Knowing how to choose your clothes when practising sport is important, but in the case of cycling, it is much more important. A cycling outfit adapted to our sport will make the difference between comfort and a cool feeling when pedalling in the summer sun.
A cyclist’s clothing consists of two essential presses: the shorts and the jersey. We are going to talk about the latter today because choosing the one that best suits our body and our type of activity is essential.
Maillots are of many types, of different qualities, for different types of cycling, for different weather conditions, with different structures, designs, prices, and so on.
As you can see, the variety is infinite, but, as a general rule, the jersey should be a breathable fabric garment to evacuate the humidity of sweat as much as possible, that is comfortable and that adapts, like a second skin, to the cyclist’s body.
That it is visible to other drivers is very important, so it should be a striking colour or have some kind of reflective accessory.
Also, it usually includes two or three pockets to store personal objects, gels, energy bars, etc..
In this article we are going to see the 5 requirements to take into account when choosing a cycling jersey:
1. Type of use
The type of cycling we practice will determine the choice of jersey. For cycling in both road and MTB modalities, the jerseys are quite similar (except Enduro and Descents) and with very “technical” specifications. For this type of use, we will choose those that are adjusted to the body, lightweight, flat seams and extremely breathable.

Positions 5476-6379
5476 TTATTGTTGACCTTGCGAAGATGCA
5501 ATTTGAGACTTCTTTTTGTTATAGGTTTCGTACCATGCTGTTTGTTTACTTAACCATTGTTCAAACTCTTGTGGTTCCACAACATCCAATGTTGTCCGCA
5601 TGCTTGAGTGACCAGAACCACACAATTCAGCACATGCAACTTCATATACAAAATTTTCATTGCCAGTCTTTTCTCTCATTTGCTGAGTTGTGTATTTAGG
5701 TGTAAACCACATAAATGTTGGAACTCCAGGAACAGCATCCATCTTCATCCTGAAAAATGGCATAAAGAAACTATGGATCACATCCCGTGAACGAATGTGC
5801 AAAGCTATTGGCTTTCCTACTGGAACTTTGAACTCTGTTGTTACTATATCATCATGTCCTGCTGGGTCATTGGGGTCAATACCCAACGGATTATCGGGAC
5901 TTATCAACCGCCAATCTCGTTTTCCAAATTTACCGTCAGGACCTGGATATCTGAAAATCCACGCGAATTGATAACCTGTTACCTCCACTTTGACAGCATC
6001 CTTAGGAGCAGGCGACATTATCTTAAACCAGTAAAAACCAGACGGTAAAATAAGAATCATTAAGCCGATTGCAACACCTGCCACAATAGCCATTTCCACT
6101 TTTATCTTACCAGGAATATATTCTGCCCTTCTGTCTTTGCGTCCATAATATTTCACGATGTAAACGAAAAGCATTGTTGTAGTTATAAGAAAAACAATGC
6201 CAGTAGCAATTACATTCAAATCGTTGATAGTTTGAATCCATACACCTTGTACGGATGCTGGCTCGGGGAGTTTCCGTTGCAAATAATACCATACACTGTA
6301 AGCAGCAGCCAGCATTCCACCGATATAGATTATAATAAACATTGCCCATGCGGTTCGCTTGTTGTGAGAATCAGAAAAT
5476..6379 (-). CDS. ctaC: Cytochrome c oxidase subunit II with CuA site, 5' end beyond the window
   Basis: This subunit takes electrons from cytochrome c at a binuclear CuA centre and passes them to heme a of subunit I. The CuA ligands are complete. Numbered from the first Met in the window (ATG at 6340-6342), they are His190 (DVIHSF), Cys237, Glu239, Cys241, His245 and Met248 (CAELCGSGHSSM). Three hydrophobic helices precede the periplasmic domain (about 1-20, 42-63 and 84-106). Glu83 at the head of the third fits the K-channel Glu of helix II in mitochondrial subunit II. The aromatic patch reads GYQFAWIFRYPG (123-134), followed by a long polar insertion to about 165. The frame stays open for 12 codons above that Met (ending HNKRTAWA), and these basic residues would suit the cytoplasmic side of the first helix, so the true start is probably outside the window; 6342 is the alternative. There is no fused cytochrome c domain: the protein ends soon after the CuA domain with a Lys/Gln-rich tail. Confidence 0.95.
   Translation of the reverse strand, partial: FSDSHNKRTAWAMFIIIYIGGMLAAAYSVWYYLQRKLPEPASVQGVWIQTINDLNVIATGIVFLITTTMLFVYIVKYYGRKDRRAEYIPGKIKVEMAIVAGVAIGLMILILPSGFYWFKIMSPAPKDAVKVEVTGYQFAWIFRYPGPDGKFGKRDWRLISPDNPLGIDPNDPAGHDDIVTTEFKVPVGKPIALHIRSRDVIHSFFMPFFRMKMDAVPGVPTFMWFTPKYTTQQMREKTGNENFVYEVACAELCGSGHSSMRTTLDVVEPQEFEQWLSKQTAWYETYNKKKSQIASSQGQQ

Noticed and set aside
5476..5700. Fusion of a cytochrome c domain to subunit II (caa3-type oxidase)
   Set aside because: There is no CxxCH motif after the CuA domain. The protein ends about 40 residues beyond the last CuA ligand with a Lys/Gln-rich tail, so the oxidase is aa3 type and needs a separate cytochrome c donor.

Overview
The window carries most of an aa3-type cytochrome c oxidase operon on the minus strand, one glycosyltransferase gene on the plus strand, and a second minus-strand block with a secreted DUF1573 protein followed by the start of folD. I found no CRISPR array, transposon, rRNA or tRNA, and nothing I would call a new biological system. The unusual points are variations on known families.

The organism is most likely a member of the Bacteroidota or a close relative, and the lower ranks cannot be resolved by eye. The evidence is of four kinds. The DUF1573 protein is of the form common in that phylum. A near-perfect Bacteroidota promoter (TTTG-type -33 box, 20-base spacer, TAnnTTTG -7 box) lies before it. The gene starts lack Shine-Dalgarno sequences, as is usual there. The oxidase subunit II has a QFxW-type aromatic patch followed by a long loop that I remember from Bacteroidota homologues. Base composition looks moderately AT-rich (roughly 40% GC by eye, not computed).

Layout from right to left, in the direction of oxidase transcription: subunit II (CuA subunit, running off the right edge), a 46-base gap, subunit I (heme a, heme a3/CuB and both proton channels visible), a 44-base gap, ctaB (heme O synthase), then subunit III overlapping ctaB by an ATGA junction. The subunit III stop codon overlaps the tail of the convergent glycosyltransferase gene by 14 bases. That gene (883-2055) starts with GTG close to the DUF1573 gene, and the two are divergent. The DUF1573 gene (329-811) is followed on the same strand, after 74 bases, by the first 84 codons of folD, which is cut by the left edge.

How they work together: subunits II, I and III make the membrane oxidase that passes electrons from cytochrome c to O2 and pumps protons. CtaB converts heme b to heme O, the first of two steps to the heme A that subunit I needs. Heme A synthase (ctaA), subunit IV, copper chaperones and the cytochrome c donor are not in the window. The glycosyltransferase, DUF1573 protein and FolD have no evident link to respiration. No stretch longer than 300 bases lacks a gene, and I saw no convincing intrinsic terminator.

For a more “recreational” use such as cycling or leisure, the jersey can be more basic and not too tight.
The seams don’t have to be flat, the pockets even have zippers and the materials are not so technical, although they must always be breathable.
2. Climatic Conditions
If you wear a lightweight, short-sleeved jersey in winter or very cold weather, you may get cold. Choose a long-sleeved thermal jersey in summer or hot climates and you may have the worst day of your life. You must find the middle ground and have several jerseys to be able to choose one according to the type of climate.
- Cycling in Summer or Hot and Dry Climates: If you are going to practice this sport during spring, summer or in areas where high temperatures predominate, the jersey should be extremely light and breathable, evacuating sweat as quickly as possible. Flat seams to avoid rubbing and include pockets to carry gels with electrolytes. You can choose a jersey that is made of a fabric with sun protection.
- Cold, Wind or Changing Conditions: In many cases, weather conditions can vary on the same route. If you’re looking for a versatile jersey for cycling in hot or cold weather, the best option is one that includes an insulating fabric to protect the cold and breathable panels to evacuate moisture.
3. Cut Adapted to your Body Contour
Finding your exact size is essential for a jersey since it must fit the body contour, but at the same time, it must allow freedom of movement and be comfortable.